Chronic Disease Care
Low-income California residents and minorities have a higher risk of asthma than other populations, according to two studies by the UCLA Center for Health Policy Research.
Researchers found that low-income and minority California residents were more likely to miss work or school and visit the emergency department because of asthma. The authors also found that certain indoor triggers of asthma, such as cockroaches and second-hand smoke, were more prevalent among both groups.
The studies concluded that health care reform in California must provide people with asthma, particularly low-income and minority populations, better access to preventive treatment that will reduce ED costs (UCLA Center for Health Policy Research release, 2/28).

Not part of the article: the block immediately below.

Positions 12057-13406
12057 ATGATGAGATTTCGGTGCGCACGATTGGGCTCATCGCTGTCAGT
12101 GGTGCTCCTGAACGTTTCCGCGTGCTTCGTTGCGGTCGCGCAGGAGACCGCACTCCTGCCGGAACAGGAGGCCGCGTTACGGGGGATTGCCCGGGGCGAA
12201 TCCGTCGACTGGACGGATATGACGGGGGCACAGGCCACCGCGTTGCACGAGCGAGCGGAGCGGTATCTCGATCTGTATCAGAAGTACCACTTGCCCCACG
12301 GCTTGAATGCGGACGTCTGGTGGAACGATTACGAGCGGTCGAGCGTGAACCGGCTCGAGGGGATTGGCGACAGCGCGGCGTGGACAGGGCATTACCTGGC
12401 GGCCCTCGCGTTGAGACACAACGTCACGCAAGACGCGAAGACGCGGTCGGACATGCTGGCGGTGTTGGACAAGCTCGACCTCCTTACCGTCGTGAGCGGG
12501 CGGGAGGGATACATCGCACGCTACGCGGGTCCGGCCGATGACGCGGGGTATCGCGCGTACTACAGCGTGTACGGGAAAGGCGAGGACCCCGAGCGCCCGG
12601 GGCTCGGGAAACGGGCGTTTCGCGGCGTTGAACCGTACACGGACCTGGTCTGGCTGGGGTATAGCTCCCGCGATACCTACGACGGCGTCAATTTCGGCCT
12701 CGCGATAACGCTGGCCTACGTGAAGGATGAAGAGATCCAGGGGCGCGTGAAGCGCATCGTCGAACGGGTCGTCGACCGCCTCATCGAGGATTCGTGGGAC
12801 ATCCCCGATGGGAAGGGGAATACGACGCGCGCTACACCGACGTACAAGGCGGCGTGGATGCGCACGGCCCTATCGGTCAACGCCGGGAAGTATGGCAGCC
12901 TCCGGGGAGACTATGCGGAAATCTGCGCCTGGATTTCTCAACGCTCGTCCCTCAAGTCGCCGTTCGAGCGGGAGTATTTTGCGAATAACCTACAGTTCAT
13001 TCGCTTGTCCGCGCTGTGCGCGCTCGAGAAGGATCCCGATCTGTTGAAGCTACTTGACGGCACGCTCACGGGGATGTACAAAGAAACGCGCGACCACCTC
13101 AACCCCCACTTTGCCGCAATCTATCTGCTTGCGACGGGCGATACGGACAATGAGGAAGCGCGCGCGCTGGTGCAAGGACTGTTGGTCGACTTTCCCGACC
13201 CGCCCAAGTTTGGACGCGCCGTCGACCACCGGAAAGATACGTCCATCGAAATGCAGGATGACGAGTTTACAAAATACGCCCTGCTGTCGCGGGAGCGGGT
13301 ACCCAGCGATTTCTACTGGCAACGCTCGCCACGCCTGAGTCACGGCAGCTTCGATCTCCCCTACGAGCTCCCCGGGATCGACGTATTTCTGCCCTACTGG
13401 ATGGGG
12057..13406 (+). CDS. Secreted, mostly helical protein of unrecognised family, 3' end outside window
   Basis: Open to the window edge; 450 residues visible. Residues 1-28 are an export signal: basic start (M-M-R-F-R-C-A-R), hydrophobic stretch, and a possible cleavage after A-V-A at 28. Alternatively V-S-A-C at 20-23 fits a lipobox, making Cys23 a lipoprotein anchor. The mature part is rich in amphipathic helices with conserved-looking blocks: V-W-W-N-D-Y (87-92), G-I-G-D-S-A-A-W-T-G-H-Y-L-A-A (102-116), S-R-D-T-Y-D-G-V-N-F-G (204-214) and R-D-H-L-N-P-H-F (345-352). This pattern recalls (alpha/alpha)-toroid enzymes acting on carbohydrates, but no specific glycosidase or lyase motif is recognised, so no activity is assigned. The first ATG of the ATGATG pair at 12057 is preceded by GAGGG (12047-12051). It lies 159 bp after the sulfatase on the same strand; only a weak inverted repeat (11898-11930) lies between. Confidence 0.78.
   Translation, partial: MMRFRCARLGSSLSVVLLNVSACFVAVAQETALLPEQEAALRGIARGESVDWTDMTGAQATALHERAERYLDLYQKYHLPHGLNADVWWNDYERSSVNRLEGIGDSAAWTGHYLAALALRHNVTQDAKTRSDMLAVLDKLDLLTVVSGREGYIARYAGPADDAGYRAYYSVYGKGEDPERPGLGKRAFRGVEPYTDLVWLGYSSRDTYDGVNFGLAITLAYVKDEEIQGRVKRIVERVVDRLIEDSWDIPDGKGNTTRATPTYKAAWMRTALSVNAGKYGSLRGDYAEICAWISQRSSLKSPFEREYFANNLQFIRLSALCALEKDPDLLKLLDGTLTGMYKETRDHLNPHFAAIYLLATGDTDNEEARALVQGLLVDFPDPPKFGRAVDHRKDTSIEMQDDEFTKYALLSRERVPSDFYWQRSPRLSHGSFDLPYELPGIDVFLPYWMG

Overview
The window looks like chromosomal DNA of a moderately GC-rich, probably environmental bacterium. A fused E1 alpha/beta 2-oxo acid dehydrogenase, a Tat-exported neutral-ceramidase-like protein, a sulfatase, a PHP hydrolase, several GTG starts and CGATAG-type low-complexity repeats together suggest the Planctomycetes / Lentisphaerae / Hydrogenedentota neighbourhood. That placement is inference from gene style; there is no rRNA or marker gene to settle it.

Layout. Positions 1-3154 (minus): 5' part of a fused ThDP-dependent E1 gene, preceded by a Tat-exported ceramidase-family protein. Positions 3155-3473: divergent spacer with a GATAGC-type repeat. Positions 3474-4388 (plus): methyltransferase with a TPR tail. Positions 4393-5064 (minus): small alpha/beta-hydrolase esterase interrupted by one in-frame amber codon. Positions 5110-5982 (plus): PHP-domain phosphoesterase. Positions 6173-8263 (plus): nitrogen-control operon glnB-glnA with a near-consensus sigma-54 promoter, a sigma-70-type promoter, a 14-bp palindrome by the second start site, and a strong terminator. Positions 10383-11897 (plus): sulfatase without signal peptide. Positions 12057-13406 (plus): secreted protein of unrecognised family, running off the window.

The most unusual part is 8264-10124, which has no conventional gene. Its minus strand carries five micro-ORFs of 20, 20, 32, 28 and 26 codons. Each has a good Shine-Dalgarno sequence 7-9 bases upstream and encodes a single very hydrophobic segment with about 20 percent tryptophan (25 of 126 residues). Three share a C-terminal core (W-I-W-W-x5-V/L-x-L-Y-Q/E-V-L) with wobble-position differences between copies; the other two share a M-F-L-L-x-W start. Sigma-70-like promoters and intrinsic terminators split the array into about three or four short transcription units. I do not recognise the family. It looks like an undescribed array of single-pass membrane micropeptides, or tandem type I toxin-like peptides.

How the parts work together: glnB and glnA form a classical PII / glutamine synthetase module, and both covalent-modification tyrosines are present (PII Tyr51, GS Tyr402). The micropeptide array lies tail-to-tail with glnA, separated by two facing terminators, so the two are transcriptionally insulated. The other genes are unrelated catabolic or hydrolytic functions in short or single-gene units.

The studies appear below.
- "Low-Income Californians Bear Unequal Burden of Asthma" (Babey et al., "Low-Income Californians Bear Unequal Burden of Asthma" February 2007).
- "California's Racial and Ethnic Minorities More Adversely Affected by Asthma" (Meng et al., "California's Racial and Ethnic Minorities More Adversely Affected by Asthma," February 2007).
- "Asthma Among Homeless Children in New York City: An Update" (Grant et al., American Journal of Public Health, March 2007).
- "Racial/Ethnic Disparities in Symptom Severity Among Children Hospitalized with Asthma" (Bai et al., Journal of Health Care for the Poor and Underserved, February 2007).